Daniell Rider, a Hobby Lobby consumer, found a decoration at one of their stores so offensive, she shared the image on Facebook requesting that they remove the decor from their shelves.
What was it?
Rider on Thursday shared a photo of a shelf with glass bottles containing what appear to be replicas of raw cotton plants.
She captioned the photo, “This decor is WRONG on SO many levels. There is nothing decorative about raw cotton… A commodity which was gained at the expense of African-American slaves.”
“A little sensitivity goes a long way,” she added. “PLEASE REMOVE THIS ‘decor.''
What kind of outcry occurred?
After Rider shared the post, it garnered viral attention on Facebook.
At the time of this writing, the post has been “liked” 33k times, has received 76k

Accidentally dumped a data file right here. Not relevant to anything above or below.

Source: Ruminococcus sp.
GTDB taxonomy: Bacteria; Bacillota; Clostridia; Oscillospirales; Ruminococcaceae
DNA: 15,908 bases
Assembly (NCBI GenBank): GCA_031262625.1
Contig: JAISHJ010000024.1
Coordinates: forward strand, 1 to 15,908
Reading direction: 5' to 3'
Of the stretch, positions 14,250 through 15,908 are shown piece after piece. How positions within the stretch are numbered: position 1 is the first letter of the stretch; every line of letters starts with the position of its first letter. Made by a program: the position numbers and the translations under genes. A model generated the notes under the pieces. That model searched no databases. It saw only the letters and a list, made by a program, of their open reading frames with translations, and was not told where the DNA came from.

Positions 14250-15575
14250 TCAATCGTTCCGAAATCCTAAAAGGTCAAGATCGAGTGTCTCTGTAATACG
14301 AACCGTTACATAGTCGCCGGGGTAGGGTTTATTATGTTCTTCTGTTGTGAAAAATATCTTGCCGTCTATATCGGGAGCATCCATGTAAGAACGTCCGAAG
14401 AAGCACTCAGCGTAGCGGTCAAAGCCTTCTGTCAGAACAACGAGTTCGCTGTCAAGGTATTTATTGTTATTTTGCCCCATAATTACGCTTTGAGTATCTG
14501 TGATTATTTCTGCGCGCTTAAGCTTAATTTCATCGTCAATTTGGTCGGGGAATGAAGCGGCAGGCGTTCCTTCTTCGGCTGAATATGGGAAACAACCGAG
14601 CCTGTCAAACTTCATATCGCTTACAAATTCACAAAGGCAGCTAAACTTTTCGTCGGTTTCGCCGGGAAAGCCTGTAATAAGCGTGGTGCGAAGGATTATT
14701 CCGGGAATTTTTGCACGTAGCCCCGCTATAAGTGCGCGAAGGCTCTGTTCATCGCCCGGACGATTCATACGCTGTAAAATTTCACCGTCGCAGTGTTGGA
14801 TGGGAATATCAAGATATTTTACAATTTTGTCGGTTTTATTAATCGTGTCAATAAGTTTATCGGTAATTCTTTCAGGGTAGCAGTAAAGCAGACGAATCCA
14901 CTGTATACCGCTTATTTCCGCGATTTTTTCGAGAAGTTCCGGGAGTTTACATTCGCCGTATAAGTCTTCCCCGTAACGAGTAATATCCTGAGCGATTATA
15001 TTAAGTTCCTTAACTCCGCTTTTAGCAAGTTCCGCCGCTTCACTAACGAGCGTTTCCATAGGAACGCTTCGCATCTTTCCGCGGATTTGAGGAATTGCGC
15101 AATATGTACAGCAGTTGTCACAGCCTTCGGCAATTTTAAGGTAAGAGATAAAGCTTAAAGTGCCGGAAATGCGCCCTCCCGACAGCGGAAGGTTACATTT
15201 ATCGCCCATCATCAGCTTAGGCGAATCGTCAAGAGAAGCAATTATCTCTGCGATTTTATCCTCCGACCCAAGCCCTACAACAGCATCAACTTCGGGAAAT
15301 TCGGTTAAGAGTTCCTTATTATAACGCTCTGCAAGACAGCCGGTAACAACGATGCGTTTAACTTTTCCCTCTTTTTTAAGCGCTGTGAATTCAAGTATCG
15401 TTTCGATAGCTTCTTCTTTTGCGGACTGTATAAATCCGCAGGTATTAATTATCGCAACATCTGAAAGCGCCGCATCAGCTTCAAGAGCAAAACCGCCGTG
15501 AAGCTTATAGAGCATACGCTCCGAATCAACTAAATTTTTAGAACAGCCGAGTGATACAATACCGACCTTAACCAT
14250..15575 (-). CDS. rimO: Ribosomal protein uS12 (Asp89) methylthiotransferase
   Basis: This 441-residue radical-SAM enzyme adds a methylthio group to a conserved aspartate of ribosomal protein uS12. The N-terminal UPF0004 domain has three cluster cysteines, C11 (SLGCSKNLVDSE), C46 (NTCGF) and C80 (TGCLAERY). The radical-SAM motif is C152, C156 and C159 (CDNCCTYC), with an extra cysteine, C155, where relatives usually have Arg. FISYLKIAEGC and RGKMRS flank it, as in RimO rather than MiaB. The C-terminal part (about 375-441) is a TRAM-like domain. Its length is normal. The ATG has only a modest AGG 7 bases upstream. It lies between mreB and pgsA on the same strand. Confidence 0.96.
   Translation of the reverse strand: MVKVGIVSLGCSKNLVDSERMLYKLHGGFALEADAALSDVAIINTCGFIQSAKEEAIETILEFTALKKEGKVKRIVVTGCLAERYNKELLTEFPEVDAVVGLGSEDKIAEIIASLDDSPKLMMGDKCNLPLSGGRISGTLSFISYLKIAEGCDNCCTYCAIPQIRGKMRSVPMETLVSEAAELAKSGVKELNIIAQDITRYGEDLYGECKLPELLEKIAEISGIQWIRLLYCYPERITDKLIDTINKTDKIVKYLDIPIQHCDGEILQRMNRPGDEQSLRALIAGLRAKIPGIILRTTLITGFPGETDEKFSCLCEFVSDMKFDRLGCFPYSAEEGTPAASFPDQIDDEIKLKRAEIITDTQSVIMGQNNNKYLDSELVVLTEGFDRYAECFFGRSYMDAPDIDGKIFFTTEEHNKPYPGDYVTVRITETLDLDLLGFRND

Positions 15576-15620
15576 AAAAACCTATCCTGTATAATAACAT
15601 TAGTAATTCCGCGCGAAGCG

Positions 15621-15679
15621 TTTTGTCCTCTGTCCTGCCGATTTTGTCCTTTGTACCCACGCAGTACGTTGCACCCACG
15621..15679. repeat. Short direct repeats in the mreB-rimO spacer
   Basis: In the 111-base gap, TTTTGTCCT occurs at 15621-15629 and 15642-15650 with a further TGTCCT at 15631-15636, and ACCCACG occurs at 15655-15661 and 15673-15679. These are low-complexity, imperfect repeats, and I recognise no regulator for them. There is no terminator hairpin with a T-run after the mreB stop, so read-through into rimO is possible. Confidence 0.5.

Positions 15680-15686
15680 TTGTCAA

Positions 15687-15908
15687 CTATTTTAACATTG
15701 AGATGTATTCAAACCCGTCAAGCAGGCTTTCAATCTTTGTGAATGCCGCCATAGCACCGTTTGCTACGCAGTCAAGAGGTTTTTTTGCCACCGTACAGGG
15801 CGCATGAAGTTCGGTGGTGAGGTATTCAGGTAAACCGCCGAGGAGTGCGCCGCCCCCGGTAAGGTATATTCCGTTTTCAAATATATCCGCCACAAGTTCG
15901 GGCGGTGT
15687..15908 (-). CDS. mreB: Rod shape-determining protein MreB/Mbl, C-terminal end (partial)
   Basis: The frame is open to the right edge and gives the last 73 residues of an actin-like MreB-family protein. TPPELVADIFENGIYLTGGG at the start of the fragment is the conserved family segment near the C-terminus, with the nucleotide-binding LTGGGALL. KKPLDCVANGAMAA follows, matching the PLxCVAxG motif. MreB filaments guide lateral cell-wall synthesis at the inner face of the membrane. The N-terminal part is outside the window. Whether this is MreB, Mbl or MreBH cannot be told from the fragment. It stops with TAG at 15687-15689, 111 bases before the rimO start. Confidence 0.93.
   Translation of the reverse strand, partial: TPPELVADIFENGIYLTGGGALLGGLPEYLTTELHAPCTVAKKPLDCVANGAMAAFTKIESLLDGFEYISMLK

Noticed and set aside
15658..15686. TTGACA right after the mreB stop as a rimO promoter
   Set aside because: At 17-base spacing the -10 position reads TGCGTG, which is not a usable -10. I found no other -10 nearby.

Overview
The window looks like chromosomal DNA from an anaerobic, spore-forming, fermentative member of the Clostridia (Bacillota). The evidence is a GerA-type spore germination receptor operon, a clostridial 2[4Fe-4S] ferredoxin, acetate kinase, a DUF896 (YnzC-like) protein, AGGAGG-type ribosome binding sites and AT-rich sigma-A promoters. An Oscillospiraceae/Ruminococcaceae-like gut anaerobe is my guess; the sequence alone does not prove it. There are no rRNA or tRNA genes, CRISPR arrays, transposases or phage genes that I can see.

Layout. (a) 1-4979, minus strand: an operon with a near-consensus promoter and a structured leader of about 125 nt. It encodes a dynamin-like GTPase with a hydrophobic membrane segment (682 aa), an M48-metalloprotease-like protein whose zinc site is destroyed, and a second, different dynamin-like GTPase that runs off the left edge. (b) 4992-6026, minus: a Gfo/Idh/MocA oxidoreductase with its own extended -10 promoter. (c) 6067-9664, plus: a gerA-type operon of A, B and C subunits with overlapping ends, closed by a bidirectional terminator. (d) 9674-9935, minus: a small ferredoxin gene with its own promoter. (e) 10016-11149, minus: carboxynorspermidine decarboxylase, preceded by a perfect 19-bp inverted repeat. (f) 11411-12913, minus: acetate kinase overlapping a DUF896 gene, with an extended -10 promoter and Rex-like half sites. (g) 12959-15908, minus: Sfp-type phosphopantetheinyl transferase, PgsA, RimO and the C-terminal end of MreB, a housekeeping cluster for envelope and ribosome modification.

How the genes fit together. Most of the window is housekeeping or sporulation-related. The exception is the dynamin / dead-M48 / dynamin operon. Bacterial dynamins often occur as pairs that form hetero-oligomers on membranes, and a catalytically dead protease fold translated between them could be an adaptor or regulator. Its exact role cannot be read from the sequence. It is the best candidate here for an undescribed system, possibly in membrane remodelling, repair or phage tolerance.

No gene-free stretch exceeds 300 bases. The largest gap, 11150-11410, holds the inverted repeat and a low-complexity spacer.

comments, and has been shared nearly 7k times.
The reaction was split — some commenters supported Rider’s outrage and wrote things like, “What do you expect from HL!!!? NEVER shop there!” while others couldn’t find the offense in the innocuous-looking decoration.
One commenter wrote, “Ummm… it’s cotton… ***…its 2017… do you know some slaves in 2017 that picked this cotton and didn’t get paid for it. Just… stop.”
Art is art, and visual decor falls into that category.
Visually stimulating productions of art — whether worthy of The Louvre, or simply available at your local craft store — is created with intent and meant for interpretation.
Art’s intent is to be stimulating, and oftentimes meant to be a conversation piece in order to trigger important conversations.
Art can also be art for the sake of visual appreciation. There doesn’t necessarily need to be a deep meaning behind it.
While artists like Vincent Van Gogh and Jackson Pollock are widely different, each represents an unconventional aspect of art appreciation which some may “get,” while others may not.